Mental health service transitions for young people

Performance management, monitoring and evaluation

Audit and performance management processes help improve the planning of care and support for young people in transition.(21)

Working with the University of Leeds, the Mental Health Foundation and young people themselves, the 'Market Place', a Youth Access Information Advice and Counselling service, has developed its own self evaluation tool, called 'How do you rate your life at the moment?'  to measure progress in young people between the start and completion of a course of one to one support.


  • Follow-up and monitor outcomes after discharge from CAMHS, including those young people who don't transfer to AMHS.
  • Audit, review and evaluate your practice and service models and include young people, families and carers in the process.

National health policy and guidance from the DH and other central government departments emphasise the need for all services to monitor their performance, and a variety of outcomes frameworks and national-level indicators have been developed to support such activity. Throughout the cross-government mental health strategy, 'No health without mental health' (7) the importance attached to monitoring outcomes is a central theme. This is also reflected in the DHSSPS Service Framework for Mental Health and Wellbeing in Northern Ireland. (26)

Specifically in terms of young people in contact with mental health services, there are a number of assessment processes, planning systems and quality criteria that can be used to audit and evaluate service performance and staff practices. These include:

Things to consider

In developing audit and performance management processes to help improve the planning of care and support for young people in transition between or from mental health services, the learning from SCIE's research and the findings from the national CAMHS review (22) all provide valuable pointers.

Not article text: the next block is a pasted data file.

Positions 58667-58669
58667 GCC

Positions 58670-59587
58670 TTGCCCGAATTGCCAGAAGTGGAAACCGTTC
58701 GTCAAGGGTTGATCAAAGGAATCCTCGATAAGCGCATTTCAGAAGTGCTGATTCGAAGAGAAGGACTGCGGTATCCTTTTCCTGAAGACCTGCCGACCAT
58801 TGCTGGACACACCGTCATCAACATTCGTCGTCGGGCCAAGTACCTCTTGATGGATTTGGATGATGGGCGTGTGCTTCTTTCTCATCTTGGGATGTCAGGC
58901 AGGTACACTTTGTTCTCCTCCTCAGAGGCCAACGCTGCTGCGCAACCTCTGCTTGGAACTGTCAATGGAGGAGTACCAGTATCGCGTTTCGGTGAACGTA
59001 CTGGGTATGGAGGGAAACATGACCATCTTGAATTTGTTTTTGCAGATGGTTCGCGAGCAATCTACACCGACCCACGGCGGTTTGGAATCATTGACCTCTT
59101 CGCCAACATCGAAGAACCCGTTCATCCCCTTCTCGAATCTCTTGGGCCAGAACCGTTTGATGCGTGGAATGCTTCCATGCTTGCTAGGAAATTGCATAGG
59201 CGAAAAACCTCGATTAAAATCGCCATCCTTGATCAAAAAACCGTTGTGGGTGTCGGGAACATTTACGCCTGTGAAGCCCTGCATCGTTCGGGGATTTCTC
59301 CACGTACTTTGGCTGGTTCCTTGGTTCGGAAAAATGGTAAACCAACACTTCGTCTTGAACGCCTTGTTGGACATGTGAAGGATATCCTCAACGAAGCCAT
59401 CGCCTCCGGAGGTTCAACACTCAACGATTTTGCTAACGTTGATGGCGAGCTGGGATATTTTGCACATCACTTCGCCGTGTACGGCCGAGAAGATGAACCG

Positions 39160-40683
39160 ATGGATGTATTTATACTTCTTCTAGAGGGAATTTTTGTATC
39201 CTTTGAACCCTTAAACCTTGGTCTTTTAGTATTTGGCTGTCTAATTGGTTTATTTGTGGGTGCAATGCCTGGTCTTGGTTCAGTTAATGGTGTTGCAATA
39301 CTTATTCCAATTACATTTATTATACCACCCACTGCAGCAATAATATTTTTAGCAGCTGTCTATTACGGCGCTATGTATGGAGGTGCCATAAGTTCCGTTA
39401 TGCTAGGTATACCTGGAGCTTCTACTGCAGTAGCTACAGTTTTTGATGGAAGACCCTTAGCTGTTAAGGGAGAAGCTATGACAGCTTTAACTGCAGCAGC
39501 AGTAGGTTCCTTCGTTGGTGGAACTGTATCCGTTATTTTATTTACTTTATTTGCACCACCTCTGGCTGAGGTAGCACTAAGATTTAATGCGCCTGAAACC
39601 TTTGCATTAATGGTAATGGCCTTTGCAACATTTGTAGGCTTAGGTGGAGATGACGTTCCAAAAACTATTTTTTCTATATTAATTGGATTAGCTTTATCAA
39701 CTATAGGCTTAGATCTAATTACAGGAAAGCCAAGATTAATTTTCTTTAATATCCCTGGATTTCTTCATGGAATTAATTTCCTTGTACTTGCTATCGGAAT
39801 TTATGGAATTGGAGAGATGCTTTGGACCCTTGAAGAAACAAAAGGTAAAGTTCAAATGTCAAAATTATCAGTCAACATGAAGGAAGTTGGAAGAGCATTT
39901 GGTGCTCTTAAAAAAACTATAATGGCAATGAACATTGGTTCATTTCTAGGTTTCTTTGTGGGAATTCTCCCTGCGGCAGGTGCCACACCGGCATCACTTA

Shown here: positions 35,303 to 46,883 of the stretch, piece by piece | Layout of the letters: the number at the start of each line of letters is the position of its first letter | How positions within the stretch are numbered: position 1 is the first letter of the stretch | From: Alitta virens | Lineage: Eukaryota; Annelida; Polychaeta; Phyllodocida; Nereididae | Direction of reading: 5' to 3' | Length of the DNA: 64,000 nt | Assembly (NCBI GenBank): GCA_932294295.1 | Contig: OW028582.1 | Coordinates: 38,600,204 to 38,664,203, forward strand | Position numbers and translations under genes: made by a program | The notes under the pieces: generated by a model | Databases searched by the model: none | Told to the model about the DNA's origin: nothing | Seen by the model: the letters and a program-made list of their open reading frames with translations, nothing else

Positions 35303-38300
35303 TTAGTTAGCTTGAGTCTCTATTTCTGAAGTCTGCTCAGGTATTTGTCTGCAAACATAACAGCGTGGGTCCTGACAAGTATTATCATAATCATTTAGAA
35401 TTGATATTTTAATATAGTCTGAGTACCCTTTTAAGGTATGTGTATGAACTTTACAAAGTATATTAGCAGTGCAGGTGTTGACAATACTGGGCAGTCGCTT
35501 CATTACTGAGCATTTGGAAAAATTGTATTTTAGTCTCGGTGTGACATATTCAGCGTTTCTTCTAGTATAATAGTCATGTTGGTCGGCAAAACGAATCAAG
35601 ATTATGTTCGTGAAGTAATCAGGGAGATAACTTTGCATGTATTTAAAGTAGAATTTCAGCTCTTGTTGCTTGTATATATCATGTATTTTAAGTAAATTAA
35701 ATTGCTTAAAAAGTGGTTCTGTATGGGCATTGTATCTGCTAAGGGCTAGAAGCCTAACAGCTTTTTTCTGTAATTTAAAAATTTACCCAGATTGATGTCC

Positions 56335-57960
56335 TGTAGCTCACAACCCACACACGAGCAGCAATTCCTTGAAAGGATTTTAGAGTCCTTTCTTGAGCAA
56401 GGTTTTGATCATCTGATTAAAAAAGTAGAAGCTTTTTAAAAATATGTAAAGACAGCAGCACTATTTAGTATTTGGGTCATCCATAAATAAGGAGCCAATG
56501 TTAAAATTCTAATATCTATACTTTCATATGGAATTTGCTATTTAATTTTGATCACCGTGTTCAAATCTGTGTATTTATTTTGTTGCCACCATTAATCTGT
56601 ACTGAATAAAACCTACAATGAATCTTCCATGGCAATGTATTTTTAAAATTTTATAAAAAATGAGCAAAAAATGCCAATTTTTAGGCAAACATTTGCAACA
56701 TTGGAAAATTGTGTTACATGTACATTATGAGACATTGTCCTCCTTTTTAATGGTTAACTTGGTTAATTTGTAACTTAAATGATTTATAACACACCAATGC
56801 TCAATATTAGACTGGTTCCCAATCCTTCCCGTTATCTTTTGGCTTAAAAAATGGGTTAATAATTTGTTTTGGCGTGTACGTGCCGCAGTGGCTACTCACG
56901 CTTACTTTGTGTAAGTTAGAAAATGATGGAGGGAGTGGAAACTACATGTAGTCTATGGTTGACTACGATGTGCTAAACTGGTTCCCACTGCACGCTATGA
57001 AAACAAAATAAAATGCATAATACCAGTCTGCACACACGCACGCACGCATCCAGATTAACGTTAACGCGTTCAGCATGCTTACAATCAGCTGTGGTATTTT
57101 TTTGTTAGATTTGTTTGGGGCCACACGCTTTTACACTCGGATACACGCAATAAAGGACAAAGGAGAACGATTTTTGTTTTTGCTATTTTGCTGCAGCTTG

In monitoring or auditing staff practice or service performance, it is also recommended that data is collected that:

Practice examples

  • In Oxfordshire and Buckinghamshire an audit tool was used in all CAMHS teams to collect data on transitions practice with a sample of young people identified in January 2011 by clinical team managers as needing transfer. The results have been presented to teams and a clinical governance group. Following this, an action plan has been developed with the input of all stakeholders, which will be implemented in teams. A repeat audit will be carried out in due course.
  • In Coventry CAMHS improving the transition of young people is the subject of a CQUIN target. The monies allocated through the CQUIN have funded extra administrative time to track all 16-year-olds open to the specialist team and to provide some dedicated time to analyse the data concerning the pathways of young people from CAMHS and to facilitate their participation. CQUIN money has also allowed the trust to develop a transition training strategy.